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Modern’s System Report: Robots at GEODIS

The global 3PL turned to mobile collaborative robots to rev up its e-commerce fulfillment operations. One measurableresult: a 2x improvement in productivity.

More than 6.5 million. That’s how many units GEODIS, the global third-party logistics (3PL) provider, had picked to a fleet of mobile collaborative robots (Locus Robotics, as of mid-December 2018.

175 and counting. That’s the number of cobots GEODIS had deployed across its North American facilities as of that date.

2x. That’s the productivity improvements that GEODIS realized since it first deployed a fleet of 21 bots in a facility outside of Indianapolis in January 2018 following a three-month pilot, according to Alan McDonald, senior director of continuous improvement, and Kevin Stock, the senior vice president of engineering.

Learn more about how GEODIS implemented robotics to increase productivity and throughput.

Those are just some of the numbers that GEODIS believes make a compelling case for mobile collaborative robots in warehouse and distribution environments, like e-commerce, that involve a significant volume of each picks. In GEODIS’ case, the number of units picked during peak season increased 30% year over year. But it’s not just the drive for more productivity that led GEODIS to robotics. Customers are also demanding innovation.

“The market is definitely driving us to new technologies like robotics,” notes McDonald. “Our customers are asking us what innovations we are looking at for the future. In fact, not a week goes by that we don’t talk to an existing or potential customer who wants to know where we’re headed.”

Adds Stock: “Delivering on KPIs and costs are considered table stakes for a 3PL. Now, the question is: What else are you bringing to the table?”


From left: Kevin Stock, senior vice president of engineering and Alan McDonald, senior director of continuous improvement.

For GEODIS, one of the answers to that question is mobile collaborative robots, which also help the global 3PL address the other big issue for warehousing and distribution operators: How do we staff a facility with reliable and productive associates at a time when more and more e-commerce facilities are opening in the same logistics hubs during record low unemployment?

“There is a lot of competition for associates in the areas where we have warehouses, so we have to make them a more desirable place to work,” Stock says. “We’re installing better breakrooms, better lighting and doing what we can to make the jobs easier to learn and perform successfully. Robotics is part of that.”

This is a look at how one of the world’s leading 3PLs chose and implemented a mobile collaborative robotics solution that it is now deploying across its footprint.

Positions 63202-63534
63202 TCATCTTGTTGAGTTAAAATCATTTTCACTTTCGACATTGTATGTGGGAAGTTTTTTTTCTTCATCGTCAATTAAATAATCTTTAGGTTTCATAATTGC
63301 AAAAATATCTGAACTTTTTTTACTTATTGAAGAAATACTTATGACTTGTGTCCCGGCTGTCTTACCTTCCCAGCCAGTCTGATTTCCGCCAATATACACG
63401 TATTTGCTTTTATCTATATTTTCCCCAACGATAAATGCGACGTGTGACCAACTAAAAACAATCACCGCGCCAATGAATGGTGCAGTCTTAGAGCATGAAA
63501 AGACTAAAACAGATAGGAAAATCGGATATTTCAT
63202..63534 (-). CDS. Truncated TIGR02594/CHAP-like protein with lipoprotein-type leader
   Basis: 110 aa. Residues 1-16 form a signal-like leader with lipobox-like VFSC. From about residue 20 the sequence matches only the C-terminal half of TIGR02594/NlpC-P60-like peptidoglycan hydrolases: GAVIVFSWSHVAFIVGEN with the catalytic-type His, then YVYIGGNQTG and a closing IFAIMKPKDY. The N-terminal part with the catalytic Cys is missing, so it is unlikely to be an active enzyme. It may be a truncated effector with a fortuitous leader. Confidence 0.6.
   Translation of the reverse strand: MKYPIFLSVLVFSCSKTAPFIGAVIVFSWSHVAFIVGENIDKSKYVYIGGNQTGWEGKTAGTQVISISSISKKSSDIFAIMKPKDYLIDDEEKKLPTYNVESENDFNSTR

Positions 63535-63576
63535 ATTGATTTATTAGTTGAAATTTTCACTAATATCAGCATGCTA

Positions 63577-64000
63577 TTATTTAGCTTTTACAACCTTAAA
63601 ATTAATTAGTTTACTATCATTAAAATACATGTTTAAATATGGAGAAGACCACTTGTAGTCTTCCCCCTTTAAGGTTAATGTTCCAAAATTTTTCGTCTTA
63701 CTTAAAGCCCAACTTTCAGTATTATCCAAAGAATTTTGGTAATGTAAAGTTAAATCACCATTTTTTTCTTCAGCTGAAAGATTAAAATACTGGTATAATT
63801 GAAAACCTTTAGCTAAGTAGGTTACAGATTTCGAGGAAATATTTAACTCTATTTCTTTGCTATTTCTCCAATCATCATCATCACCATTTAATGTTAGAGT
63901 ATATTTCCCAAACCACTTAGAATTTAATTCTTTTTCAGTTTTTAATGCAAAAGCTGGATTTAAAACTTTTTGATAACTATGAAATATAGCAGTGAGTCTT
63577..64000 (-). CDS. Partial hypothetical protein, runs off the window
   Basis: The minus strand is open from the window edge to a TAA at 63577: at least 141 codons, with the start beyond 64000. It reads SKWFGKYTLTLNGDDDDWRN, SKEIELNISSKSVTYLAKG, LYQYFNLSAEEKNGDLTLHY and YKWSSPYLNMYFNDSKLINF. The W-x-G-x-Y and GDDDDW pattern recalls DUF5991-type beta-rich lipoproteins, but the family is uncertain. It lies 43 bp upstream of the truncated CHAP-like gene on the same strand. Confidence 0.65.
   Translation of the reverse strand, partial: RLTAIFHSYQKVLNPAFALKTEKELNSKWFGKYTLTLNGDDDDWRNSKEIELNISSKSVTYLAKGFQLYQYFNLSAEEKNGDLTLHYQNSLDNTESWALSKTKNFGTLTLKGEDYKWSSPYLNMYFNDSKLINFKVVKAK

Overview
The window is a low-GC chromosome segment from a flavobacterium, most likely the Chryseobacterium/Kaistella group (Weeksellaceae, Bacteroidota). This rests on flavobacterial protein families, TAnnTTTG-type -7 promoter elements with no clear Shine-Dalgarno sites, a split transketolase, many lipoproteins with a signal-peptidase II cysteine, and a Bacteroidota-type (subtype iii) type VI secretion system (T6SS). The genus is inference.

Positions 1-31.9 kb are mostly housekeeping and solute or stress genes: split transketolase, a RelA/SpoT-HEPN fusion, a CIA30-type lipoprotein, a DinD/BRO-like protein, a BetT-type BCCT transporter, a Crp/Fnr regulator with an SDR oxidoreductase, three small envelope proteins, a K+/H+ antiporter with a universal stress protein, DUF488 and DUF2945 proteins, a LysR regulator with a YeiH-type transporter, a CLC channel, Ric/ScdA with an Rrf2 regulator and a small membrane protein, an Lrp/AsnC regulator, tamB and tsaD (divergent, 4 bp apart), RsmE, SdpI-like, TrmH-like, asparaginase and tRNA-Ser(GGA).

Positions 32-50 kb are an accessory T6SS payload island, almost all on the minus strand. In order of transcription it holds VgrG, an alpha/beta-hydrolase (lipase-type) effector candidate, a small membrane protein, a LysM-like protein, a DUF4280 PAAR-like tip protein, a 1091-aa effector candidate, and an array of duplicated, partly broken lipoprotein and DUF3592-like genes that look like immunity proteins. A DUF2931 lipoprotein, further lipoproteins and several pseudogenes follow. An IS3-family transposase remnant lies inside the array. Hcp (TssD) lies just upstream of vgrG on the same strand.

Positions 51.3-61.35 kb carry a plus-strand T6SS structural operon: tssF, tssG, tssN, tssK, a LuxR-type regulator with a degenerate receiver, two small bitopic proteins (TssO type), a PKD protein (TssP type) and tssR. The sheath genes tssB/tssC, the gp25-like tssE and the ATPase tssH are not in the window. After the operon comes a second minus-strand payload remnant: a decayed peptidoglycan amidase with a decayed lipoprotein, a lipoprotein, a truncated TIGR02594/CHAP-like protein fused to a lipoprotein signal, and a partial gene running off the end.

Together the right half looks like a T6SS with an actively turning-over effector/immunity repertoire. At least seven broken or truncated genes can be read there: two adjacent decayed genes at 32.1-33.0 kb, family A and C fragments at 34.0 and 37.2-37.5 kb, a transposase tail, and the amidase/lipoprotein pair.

Investigating robots

With headquarters in Paris, GEODIS is one of the largest 3PLs in the world and generated more than $9.25 billion in revenue in 2017, the last year for which results are available. The company services 165,000 customers, with 40,500 employees across 120 countries and 70 million square feet of warehouse space. It moves more than 100 million parcels a year.

In the United States, GEODIS leverages 140 facilities on 20 campuses, representing 43 million square feet. It serves six defined verticals, including retail and e-commerce fulfillment, consumer electronics, fast-moving consumer goods, health care, industrial and automotive.

As with other 3PL providers, one of the key trends impacting the business is the growth of e-commerce fulfillment. “It’s not pallets and cases anymore,” says Stock. “The volume of e-commerce orders is soaring and that means a lot more touches and a lot more people in a very tight labor market.”

An associate scans a tote to a robot (left). Order selectors receive their picking instructions on a screen (right).

And, as with other 3PL providers, GEODIS is looking to technology to address those issues in an industry that historically eschewed automation in favor of best conventional warehousing processes. GEODIS has installed automated pick towers, conveyor and sortation systems, and put walls in some of its operations—and it is working on a project to use drones to take inventory in its facilities. But, in its e-commerce picking operations, it still relied heavily on conventional pick processes such as pick-to-cart enabled by wearable wrist units and a warehouse management system (WMS).

In early 2017, the 3PL concluded that conventional was no longer sustainable, according to McDonald. That spring, GEODIS put together an innovation team to investigate new technologies. Important criteria included: the capital investment required, was it user friendly and easy to operate, was it scalable and finally, was it mobile—if necessary, how easily could GEODIS move a solution from one facility to another?

That April, the new team went to ProMat 2017 to see what the industry had to offer. “We were deliberate about who we spoke to,” McDonald says, “and after we narrowed the solutions we were interested in down to collaborative robots, we narrowed that down to a few providers.”

Over the course of the summer, the innovation team visited sites where cobots were up and running; they visited company headquarters to learn more about the various providers and their cultures; and asked the potential providers to develop a business case. The fact that this is a new technology, and that many of the providers are startups, made the evaluation a different process than if GEODIS had been looking at a conventional, established automation solution.

Here, an associate uses a wristmounted scanner to confirm a pick.

“You not only want the right solution, you want the right provider,” says McDonald. “Vendors visited our site to demonstrate what they could do. More importantly, when we visited them on their home turf, we wanted to know what was on their road map. It was great that they could do something now, but we wanted to know what were their plans for the future. What was in development that they could tell us about?”